President-elect Joe BidenJoe BidenGOP eyes booting Democrats from seats if House flips Five House members meet with Taiwanese president despite Chinese objections Sunday shows preview: New COVID-19 variant emerges; supply chain issues and inflation persist MORE’s COVID-19 package will propose increasing additional weekly unemployment benefits from their current $300 weekly level to $400, and extend that and other emergency benefits through the end of September.
The level of additional weekly benefits has been a major sore spot in COVID-19 negotiations.
Regular state unemployment benefits amount to only a fraction of regular income, so Congress originally approved a $600 additional weekly benefit as part of the CARES Act in March.
But Republicans objected that the addition was imprecise, and would leave many with warped incentives. Studies showed that the additional income left as many as two-thirds of recipients better off with unemployment benefits than in their jobs.
Democrats countered that with millions of jobs eliminated and the pandemic raging, the extra money would do little to prevent companies from finding workers, and the extra money would be helpful to the low income people who received it.
Controversy over the benefit was one reason Congress could not reach an agreement in time to extend the benefit past its July expiration, leaving millions of people with meager support for months.
President TrumpDonald TrumpStowaway found in landing gear of plane after flight from Guatemala to Miami Kushner looking to Middle East for investors in new firm: report GOP eyes booting Democrats from seats if House flips MORE used an executive workaround to approve an extra $300 in payments, but the emergency funds he tapped only lasted a few weeks. Congress finally approved an additional $300 in weekly benefits in late December, which are set to expire on March 14 alongside other key programs extending benefits for additional weeks and expanding them to groups normally ineligible, such as the self-employed or gig economy workers.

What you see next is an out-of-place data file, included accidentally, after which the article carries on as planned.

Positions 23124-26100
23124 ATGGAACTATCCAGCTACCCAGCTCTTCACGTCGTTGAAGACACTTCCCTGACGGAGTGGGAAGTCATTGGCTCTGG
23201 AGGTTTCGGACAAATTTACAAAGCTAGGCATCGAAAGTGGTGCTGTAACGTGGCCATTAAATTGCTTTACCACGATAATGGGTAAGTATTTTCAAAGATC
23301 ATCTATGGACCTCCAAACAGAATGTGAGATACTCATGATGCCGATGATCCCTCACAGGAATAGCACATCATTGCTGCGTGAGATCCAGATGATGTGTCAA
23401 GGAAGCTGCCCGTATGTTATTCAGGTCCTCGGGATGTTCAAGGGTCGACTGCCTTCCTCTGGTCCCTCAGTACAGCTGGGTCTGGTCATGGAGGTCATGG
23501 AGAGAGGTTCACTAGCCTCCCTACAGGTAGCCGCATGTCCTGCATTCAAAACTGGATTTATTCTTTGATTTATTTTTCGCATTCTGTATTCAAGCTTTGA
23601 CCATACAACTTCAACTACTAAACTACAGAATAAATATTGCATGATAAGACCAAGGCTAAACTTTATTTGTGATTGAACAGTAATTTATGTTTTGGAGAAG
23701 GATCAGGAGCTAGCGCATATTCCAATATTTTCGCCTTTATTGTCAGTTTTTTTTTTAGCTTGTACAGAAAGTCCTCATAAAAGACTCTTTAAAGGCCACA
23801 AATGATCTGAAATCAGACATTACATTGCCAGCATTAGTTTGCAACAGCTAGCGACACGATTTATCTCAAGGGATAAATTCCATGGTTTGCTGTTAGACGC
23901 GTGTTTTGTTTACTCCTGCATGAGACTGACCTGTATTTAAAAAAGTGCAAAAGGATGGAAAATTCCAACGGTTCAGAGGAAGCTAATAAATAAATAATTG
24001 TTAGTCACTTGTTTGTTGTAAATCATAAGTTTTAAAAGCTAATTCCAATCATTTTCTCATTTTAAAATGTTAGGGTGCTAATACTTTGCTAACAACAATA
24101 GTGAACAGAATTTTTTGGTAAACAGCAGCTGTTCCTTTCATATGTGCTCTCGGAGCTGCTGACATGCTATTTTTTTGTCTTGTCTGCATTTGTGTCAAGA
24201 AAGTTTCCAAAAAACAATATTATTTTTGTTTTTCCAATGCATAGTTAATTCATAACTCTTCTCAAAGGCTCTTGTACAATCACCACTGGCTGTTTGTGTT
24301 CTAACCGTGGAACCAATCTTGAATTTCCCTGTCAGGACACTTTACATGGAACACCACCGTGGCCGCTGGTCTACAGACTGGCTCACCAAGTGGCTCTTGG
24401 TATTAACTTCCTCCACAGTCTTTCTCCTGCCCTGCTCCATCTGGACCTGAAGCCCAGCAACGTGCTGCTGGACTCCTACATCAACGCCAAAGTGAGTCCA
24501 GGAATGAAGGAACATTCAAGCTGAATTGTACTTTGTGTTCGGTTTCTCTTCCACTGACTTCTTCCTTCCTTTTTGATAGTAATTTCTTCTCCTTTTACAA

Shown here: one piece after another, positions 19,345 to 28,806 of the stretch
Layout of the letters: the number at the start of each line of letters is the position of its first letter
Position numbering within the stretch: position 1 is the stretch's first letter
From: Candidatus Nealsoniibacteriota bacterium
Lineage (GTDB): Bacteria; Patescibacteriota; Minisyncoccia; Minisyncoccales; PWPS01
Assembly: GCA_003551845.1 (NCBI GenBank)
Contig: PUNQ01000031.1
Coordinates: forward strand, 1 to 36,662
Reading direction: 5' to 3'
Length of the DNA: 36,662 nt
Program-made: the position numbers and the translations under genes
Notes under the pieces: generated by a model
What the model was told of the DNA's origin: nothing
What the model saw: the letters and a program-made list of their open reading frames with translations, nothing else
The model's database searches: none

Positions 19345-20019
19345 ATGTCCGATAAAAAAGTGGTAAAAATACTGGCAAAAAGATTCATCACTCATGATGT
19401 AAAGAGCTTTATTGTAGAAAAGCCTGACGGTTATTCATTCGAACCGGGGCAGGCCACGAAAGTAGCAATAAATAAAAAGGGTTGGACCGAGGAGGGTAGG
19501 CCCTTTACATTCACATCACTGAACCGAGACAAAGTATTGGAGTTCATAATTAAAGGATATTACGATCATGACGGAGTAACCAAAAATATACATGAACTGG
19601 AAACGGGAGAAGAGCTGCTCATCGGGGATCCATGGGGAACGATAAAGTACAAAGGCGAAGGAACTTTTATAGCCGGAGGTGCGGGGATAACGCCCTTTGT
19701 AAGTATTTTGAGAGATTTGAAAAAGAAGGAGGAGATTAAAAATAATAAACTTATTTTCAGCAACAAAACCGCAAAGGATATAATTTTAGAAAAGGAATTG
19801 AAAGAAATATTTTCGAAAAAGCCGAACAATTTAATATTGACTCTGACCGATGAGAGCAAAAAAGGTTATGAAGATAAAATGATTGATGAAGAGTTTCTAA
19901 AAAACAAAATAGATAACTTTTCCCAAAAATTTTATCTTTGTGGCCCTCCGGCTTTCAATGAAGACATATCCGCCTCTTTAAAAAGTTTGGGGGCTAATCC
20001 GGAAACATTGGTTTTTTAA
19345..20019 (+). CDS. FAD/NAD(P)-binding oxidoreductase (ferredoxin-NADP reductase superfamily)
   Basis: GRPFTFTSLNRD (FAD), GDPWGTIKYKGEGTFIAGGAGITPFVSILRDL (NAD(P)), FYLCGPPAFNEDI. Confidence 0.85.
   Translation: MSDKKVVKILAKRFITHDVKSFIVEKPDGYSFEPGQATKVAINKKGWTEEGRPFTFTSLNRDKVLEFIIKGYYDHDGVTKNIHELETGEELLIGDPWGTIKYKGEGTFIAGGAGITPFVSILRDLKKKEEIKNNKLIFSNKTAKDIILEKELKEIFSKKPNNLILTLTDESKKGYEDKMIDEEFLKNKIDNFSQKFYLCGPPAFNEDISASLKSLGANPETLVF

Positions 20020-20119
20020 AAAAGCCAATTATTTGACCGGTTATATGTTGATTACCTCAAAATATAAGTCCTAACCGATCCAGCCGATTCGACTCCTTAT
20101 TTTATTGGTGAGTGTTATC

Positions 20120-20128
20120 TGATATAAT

Biden’s plan would extend those programs until the end of September as well.
But senior Biden officials are also signalling that they are open to working with Congress to include automatic cutoffs in order to target the programs more precisely.
Those could reduce or cut off additional benefits as states see their unemployment rates fall, an approach that incoming Senate Finance Committee Chairman Ron Wyden (D-Ore.) favors.
A group of high profile economists on Thursday included the need for automatic stabilizers as one approach to maintaining fiscal responsibility during times of economic emergency, both to ensure that benefits don’t last too long and that they don’t run out too soon.
"The first piece of this, I think, is to make sure that in whatever is done over the next few months, we don't repeat the same mistakes of the past of assuming that you can be one and done, that you put something in place and that's all you need based on the current set of projections," said Peter Orszag a White House Budget director under former President Obama and head of the nonpartisan Congressional Budget Office. "It almost inevitably turns out that those projections were wrong, so it's worth building into that initial package the type of automatic stabilizers we talked about."